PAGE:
Answers to correspondents


Battersea, S.W.11.
June 6th, 1929.
Sir,—I have recently been reading a leaflet issued by the S.P.G.B., entitled, “Rates and Taxes: do they fall on the working class?” Which states that the working class is unaffected by taxes, since they pay none.
Am I not right in assuming that the tax on wages is a tax, and that the working class does pay it?
I shall be pleased if you can explain this to me; or give me the Socialist Party of Great Britain’s views on the matter.
I believe the tax on wages was instituted during the War, and as the Leaflet is a reprint of an article that appeared in the “Socialist Standard ” of March, 1912, the question was not dealt with.
I am, yours faithfully,


Our correspondent has misunderstood the case put forward in the Leaflet to which he refers.

In the first place, we do not deny that a few workers pay Income Tax. (The number is, however, very small.) A single man does not pay Income Tax until his earnings exceed £162 a year, or £3 2s. 4d. per week. A married man without children does not pay tax until his earnings exceed £270 or £5 3s. 10d. per week. The total number of persons paying tax in Great Britain and N. Ireland is only 2,150,000. See Constitutional Year Book—P. 389).

What we are concerned with is a different question altogether, and the only one of importance. That question is: “Would the workers be better off if taxes were lower, and worse off if taxes were higher?” And the answer to both parts of the question is No!

If prices fall through the abolition of taxes on various articles, such as tea, sugar, etc., wages fall also; and the workers are no better off. When prices rise wages follow, even if somewhat tardily.

The workers, speaking broadly, receive as wages enough to buy the necessaries of life for themselves and their families. If prices fall and living becomes cheaper, wages fall, too. Taxes, so far as they affect the workers at all, are part of their cost of living. An increase in these taxes will result in employers having to pay higher wages. A decrease in these taxes, which cheapens the worker’s cost of living, leads to lower wages, and benefits the employers only. The question of taxation is not one which affects the workers. Our correspondent is referred to the October, 1928., issue, where the matter was dealt with.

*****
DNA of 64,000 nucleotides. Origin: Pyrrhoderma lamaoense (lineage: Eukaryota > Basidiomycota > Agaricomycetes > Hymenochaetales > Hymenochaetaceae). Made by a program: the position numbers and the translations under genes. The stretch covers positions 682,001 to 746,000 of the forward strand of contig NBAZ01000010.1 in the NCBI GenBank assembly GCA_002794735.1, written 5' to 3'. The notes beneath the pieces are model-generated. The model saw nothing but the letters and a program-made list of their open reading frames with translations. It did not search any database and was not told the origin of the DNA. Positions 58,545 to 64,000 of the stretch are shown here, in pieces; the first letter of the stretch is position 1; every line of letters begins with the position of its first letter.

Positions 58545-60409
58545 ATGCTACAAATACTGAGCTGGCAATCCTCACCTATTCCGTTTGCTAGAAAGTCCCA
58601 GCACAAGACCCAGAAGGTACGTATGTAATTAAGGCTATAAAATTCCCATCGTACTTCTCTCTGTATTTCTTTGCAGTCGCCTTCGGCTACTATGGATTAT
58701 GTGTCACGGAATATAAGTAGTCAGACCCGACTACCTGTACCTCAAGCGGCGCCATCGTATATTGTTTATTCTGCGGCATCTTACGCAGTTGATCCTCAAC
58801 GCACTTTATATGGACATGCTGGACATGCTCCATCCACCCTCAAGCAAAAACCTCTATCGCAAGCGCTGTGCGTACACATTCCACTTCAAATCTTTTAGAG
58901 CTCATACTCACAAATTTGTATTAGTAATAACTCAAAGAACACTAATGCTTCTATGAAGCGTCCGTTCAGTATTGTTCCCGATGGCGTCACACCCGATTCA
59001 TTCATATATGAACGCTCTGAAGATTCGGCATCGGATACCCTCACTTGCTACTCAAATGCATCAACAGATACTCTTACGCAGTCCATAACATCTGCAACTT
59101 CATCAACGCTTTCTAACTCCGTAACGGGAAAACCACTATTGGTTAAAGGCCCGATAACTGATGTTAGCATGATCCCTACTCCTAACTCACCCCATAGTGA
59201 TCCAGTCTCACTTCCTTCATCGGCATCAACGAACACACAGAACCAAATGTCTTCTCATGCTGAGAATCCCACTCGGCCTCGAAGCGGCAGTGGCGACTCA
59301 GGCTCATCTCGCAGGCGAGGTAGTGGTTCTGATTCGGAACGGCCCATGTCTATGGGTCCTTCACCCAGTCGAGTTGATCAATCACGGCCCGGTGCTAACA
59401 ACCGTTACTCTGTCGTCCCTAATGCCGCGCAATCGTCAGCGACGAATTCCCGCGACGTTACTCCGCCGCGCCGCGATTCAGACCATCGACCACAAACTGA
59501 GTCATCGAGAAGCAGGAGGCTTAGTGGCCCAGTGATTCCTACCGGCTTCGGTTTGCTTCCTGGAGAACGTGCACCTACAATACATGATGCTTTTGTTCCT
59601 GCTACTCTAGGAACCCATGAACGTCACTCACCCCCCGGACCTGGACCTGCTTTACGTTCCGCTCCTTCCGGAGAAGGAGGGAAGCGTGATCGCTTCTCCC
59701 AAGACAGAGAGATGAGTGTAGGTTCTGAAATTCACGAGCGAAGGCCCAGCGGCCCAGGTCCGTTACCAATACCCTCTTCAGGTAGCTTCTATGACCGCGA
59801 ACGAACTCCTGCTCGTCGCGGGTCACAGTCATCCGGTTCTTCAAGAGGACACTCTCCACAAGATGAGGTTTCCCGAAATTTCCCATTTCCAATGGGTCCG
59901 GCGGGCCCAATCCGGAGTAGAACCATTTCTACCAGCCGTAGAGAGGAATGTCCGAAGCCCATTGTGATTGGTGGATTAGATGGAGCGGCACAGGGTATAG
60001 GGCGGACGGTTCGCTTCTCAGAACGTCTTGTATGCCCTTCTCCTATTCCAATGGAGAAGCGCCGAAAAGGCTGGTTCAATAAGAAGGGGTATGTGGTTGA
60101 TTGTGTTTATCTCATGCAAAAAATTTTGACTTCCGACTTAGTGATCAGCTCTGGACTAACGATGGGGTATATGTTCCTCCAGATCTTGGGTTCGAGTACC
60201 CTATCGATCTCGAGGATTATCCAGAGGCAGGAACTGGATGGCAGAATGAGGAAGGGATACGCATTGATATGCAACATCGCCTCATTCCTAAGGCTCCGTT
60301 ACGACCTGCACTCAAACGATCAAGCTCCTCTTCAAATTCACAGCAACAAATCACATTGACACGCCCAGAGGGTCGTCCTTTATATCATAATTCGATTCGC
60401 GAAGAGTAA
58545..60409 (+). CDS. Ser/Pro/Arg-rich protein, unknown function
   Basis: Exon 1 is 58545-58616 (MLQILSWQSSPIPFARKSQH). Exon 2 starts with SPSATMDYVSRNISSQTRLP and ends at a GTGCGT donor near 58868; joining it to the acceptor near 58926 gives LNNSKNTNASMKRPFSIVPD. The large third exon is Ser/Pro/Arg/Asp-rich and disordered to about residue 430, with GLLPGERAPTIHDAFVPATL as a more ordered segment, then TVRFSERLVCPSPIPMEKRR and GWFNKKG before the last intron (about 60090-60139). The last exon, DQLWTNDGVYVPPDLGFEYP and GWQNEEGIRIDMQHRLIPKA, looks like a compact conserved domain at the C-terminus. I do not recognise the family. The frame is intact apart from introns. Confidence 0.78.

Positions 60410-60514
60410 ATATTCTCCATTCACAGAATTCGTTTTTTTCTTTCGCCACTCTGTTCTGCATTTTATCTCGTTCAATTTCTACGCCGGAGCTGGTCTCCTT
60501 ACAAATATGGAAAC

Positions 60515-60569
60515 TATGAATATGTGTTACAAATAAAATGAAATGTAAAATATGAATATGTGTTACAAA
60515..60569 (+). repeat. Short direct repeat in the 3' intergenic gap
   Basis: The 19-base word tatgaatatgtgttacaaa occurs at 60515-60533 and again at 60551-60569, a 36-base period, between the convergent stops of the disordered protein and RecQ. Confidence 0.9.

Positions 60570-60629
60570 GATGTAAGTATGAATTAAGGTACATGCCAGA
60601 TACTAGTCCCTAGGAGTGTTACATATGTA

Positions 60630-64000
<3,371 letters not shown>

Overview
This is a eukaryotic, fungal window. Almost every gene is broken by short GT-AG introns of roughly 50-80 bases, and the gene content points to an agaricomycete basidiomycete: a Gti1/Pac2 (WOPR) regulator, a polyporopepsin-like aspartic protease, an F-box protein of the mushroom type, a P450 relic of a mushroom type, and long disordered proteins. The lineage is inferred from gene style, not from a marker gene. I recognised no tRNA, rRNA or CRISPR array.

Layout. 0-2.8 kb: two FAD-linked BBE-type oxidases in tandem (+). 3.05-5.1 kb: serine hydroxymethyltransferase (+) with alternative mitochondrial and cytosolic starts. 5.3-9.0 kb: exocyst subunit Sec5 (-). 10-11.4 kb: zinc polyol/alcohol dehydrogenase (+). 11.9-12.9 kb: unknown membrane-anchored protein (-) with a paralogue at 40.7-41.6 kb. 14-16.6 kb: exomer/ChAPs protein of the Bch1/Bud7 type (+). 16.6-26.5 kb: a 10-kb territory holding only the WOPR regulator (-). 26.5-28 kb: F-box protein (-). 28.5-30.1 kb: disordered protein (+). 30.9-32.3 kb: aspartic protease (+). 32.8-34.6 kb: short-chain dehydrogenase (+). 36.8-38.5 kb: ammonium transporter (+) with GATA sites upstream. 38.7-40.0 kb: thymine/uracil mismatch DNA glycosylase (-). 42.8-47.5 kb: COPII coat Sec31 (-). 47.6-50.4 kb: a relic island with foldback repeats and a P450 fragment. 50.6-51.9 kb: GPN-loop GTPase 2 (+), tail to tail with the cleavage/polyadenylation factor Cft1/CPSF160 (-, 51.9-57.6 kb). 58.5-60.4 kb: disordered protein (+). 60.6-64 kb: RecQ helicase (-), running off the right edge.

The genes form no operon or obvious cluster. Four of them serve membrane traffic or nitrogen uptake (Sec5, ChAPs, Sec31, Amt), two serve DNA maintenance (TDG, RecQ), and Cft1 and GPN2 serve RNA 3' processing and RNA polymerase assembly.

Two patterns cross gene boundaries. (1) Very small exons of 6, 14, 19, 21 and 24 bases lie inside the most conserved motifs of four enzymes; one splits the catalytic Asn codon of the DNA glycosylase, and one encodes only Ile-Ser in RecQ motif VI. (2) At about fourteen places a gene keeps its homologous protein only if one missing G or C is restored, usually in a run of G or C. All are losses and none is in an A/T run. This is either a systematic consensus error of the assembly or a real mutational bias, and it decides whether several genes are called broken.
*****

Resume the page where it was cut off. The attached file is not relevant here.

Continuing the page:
To the Editorial Committee.
Gentlemen,—Your much reiterated assertion that Socialism can only be brought into being by an intelligent and class-conscious working class, becomes more seemingly apparent as time passes. It is also very obvious that the progress of a clear understanding of their position by
the working class is slow and infinitesimal in proportion to the rapid and relentless development and extension of Capitalism, which must reach its apex. What then? Must the workers endure an indefinite period of suffering whilst a small body of Socialists blandly continue that almost impossible task—education? Do you really believe that the workers as a class will ever accept your position? What credulity ! And optimism ! Incurable, too, from my experience of your party. The larger portion of the working class are steeped in superstition and bigotry of every kind, which will take centuries of education to remove. So far, among contemporary parties, you are unimportant. I assume, however, that the teaching of Socialism as taught by the S.P.G.B., will some day be more generally accepted. You will then find that you will be compelled—in order to further develop and achieve your purpose—to exploit and appeal to the emotions of the workers, religious and otherwise. In short, secure the acquiescence of the majority for your programme by any means possible.